The first and primary recommendation is for our educational leadership to develop strategic frameworks for addressing the changing environment that is described here. Any institution's ability to exploit new instructional opportunities effectively depends on its establishing an *institutional* context for program development and institutional investments to "jump start" such development. Although U.S. colleges and universities are prepared, for example, to create the data communications networks that will carry instructional content and information resources, is it appropriate (to their missions) for these institutions to "seed" the development of best-in-their-class technology-enriched instructional offerings? Many of our institutions have achieved academic recognition and excellence by localizing the responsibilities for curriculum development and execution as deeply as possible. The development of truly enriched, technology-intensive course offerings -- worthy of the reputation of U.S. higher education -- will be costly and risky. The governance and organizational infrastructures for making such investment decisions are not well developed currently.

A strategic framework must also address the very sensitive issue of who owns the rights -- for distribution and sale purposes -- to institutions' instructional materials and collections. In this area, the nature of the new technologies and the need for unprecedented investments will change or challenge the traditional model wherein faculty course notes belong exclusively to their authors. In the extreme case of fully franchised multimedia course productions, course notes may become more analogous to theatrical scripts, and faculty roles may become more analogous, variously, to those of scriptwriters, producers, directors, and "stars." The evolving roles created by the new potential to "export" course materials beyond the campus suggest the need for new thinking about property rights, risk sharing, royalties, residuals, and other cost-sharing and compensation strategies. What might it mean, for example, in cultural, ethical, and legal terms, for one institution's faculty member to contract with another party to produce a multi-media course (including electronic office hours) for distribution -- for use in credit-granting courses -- to other universities? Many of the possibilities created by new approaches to delivering instruction are not natural extensions of the traditional relationships between faculty, their home campuses, and their publishers.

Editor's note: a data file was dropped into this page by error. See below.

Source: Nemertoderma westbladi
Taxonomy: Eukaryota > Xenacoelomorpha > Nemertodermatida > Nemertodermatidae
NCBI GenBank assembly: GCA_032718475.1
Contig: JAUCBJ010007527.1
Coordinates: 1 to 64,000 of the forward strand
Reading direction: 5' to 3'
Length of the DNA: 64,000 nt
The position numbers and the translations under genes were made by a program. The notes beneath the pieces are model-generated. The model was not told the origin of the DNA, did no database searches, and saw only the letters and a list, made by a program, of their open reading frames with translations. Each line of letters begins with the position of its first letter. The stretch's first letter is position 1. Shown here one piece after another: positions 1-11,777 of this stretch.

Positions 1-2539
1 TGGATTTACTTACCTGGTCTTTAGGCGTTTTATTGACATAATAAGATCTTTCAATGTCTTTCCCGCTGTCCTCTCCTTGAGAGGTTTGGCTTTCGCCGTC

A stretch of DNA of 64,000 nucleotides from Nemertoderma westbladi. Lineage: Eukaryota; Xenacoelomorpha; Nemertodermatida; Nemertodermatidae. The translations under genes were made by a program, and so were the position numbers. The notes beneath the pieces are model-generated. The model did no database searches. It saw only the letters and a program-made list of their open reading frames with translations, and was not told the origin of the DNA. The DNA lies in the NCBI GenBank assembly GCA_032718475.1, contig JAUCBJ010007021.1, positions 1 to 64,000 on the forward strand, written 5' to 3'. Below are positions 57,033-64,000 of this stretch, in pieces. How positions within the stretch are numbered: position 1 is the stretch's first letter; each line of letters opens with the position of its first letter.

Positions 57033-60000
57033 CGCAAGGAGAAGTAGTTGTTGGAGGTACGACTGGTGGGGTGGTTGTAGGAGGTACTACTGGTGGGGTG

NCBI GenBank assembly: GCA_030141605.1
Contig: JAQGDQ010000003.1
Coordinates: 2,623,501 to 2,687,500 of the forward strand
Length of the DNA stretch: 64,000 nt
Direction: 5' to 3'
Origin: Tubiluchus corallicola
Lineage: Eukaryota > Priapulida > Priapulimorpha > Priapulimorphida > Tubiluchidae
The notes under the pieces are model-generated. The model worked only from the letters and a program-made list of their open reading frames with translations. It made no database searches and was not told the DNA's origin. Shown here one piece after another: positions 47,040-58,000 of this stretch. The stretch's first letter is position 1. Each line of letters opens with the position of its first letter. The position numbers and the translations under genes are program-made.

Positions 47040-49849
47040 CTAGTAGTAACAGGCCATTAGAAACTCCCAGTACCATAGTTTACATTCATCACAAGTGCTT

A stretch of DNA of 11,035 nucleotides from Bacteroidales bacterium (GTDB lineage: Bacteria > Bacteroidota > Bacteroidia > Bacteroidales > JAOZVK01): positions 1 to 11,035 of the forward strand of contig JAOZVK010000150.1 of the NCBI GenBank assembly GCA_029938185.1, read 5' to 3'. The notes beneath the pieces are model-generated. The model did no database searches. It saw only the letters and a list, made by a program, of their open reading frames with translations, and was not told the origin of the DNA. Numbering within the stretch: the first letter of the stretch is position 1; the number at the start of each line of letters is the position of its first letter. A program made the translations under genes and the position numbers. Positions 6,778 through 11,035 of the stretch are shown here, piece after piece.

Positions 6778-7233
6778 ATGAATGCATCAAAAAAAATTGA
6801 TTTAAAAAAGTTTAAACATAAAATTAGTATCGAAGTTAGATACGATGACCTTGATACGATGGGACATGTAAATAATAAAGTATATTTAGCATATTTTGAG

The implementation of distance education within U.S. higher education should force us to rethink the issues surrounding the awarding of campus credit. The deployment of instruction beyond the borders of a campus should foster (or force) a national dialogue about the interchangeability of credits among participating institutions. If, for example, a student enrolled at one institution enrolls in an electronic course "produced" by another and completes successfully the exams and papers necessary for the award of course credit at the producing campus, can this student be awarded course credit at the "home" institution? If the answer is no, then the speed of adoption of new delivery approaches is likely to be retarded, and instructional innovations are likely to occur first in private industry, where increasing numbers of unusual providers will seek and receive degree-granting accreditation. If the answer is yes, then many approaches to offering technology-enriched instruction have the potential to alter fundamentally the nature and meaning of our student bodies and faculties, to each other and to our institutions.